Passengers at Seattle-Tacoma International Airport could be breathing a little easier thanks to a new network that reduces fuel use by planes waiting at the gate.
The Seattle Times reports that to cool or heat passenger cabins, planes have historically used their own auxiliary power, which burns jet fuel, or relied on diesel generators.
But last month Sea-Tac launched a new "preconditioned air" network, which cools or heats air at a central plant and then pumps it through hoses onto the plane. That means less exhaust hovering over the tarmac.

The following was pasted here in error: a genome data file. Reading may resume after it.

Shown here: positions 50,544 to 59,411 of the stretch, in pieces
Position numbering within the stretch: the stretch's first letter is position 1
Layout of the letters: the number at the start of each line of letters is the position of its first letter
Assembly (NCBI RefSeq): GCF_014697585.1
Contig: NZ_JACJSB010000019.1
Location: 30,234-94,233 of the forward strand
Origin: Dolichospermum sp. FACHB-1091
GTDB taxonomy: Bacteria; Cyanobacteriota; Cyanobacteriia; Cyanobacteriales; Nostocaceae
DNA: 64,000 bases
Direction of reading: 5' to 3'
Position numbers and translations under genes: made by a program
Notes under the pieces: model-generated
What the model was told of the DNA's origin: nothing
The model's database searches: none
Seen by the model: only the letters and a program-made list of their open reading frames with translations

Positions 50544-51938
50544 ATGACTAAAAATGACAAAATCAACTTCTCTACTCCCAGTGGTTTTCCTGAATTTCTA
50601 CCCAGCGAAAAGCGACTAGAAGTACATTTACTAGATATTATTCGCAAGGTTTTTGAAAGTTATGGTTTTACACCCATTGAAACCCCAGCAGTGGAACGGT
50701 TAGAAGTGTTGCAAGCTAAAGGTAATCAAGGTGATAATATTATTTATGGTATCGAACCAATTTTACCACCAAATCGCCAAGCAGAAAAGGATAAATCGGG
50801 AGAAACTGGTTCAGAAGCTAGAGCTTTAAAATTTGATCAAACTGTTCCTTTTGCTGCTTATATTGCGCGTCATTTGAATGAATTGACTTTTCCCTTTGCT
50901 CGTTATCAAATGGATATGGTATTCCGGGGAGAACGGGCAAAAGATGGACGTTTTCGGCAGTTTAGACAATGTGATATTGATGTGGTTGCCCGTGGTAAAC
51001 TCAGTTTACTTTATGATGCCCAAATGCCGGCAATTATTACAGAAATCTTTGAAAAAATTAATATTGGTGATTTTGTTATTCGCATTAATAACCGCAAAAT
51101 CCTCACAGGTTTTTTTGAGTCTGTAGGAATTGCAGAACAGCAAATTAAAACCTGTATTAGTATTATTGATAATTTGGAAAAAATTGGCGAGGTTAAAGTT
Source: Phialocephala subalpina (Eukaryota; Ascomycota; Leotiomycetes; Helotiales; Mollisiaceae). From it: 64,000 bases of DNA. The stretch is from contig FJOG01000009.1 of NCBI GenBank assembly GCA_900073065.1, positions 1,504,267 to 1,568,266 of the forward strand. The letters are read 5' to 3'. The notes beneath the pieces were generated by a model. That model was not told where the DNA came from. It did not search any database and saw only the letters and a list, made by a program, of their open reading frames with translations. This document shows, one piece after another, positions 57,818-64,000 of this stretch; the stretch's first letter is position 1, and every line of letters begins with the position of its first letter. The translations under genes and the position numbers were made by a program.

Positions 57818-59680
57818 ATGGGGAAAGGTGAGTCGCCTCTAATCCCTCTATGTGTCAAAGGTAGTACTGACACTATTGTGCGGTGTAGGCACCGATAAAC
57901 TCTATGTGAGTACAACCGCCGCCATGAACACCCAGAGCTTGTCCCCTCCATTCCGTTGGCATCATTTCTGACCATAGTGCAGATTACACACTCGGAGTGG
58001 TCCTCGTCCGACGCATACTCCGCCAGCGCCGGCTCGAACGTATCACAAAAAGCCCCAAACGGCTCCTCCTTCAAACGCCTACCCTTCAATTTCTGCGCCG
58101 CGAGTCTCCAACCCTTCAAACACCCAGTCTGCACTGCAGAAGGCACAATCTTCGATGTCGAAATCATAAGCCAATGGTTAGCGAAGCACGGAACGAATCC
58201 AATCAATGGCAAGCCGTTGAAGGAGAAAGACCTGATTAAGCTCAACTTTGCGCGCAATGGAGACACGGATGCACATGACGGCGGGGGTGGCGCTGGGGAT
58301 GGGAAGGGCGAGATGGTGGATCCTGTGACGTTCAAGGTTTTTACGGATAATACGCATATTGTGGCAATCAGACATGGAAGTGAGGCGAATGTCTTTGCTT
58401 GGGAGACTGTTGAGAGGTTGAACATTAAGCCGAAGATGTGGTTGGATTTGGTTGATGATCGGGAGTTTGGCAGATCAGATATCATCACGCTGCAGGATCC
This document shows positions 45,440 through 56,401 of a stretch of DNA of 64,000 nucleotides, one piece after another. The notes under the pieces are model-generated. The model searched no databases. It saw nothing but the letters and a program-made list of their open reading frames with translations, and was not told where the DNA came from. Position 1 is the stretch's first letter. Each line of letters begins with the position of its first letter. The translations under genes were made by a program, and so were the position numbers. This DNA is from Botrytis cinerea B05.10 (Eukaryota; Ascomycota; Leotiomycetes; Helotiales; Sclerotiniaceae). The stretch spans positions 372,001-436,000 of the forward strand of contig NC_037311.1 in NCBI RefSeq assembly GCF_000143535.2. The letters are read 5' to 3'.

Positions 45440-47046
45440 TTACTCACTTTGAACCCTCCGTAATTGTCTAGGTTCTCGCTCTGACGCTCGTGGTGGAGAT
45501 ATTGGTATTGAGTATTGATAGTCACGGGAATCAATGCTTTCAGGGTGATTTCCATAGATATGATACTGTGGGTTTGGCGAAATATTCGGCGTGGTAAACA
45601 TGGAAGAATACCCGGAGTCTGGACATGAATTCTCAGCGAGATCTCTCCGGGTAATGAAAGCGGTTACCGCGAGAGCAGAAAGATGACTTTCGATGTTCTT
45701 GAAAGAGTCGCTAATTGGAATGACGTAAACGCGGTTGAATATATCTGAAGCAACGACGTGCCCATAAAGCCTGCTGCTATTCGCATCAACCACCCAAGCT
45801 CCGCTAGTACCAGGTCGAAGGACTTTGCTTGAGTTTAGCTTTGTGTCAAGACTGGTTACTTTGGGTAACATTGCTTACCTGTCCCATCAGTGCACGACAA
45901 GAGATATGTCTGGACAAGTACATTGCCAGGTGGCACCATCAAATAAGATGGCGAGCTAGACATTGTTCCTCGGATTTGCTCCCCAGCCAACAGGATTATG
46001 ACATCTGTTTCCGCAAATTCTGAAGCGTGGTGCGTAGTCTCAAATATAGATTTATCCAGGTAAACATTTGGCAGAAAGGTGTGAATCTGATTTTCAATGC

Fifteen miles of pipes connect the chillers and heaters at Sea-Tac to the gates.
So far, 29 gates are using it, and all 73 gates will supply preconditioned air by the end of this year.
United Airlines' station manager at Sea-Tac, Jonna McGrath, says the system reduces fuel consumption by 40 to 100 gallons each layover because the planes don't have to supply their own energy.